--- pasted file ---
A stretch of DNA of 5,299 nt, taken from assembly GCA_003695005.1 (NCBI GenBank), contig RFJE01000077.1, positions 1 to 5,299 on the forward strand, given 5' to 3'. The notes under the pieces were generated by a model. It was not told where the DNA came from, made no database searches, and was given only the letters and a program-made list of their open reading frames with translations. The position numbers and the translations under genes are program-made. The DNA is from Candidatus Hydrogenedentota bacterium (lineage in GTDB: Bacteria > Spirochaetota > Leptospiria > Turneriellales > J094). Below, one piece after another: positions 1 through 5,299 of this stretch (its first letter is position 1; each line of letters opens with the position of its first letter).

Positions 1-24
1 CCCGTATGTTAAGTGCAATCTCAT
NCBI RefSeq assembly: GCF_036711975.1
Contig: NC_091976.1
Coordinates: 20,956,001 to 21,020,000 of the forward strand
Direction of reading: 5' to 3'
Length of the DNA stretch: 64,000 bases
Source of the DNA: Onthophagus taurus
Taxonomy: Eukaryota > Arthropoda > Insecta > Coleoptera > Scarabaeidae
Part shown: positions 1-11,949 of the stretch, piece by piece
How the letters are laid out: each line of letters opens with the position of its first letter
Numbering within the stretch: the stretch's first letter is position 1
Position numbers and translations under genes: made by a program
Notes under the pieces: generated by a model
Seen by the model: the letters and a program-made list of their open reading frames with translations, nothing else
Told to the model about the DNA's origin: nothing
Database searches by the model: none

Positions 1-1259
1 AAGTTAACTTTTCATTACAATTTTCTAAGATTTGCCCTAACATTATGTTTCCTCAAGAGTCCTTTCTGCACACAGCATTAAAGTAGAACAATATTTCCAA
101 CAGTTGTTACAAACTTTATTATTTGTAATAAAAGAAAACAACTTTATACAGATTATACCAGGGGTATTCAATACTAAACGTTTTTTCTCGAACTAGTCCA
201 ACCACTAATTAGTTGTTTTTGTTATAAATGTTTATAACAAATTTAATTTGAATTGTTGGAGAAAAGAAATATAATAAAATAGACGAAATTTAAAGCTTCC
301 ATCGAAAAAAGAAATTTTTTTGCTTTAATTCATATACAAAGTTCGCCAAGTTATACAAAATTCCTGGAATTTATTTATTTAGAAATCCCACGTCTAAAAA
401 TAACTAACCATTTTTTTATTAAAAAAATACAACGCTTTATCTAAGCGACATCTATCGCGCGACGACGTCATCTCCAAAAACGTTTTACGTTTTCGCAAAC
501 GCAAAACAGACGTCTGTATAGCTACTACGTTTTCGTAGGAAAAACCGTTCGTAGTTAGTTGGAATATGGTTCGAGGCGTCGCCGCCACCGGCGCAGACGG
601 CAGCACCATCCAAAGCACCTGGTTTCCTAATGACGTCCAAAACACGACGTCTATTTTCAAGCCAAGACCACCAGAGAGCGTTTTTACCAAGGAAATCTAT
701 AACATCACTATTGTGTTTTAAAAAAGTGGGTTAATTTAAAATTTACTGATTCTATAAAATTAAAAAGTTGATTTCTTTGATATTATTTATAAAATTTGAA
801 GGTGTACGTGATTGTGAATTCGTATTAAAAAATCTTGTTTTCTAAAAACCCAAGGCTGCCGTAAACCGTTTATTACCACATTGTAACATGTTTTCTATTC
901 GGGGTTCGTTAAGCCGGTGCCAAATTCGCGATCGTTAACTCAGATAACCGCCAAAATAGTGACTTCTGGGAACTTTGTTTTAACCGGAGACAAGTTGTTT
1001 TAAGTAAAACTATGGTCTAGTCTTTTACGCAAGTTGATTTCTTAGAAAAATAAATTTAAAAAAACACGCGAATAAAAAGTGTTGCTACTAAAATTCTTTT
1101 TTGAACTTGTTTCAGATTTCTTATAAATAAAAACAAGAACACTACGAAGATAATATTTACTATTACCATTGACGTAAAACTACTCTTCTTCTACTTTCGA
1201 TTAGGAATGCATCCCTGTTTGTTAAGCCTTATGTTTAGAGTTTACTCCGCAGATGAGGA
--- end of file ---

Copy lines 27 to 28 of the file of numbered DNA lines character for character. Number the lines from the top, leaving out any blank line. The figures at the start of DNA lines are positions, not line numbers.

701 AACATCACTATTGTGTTTTAAAAAAGTGGGTTAATTTAAAATTTACTGATTCTATAAAATTAAAAAGTTGATTTCTTTGATATTATTTATAAAATTTGAA
801 GGTGTACGTGATTGTGAATTCGTATTAAAAAATCTTGTTTTCTAAAAACCCAAGGCTGCCGTAAACCGTTTATTACCACATTGTAACATGTTTTCTATTC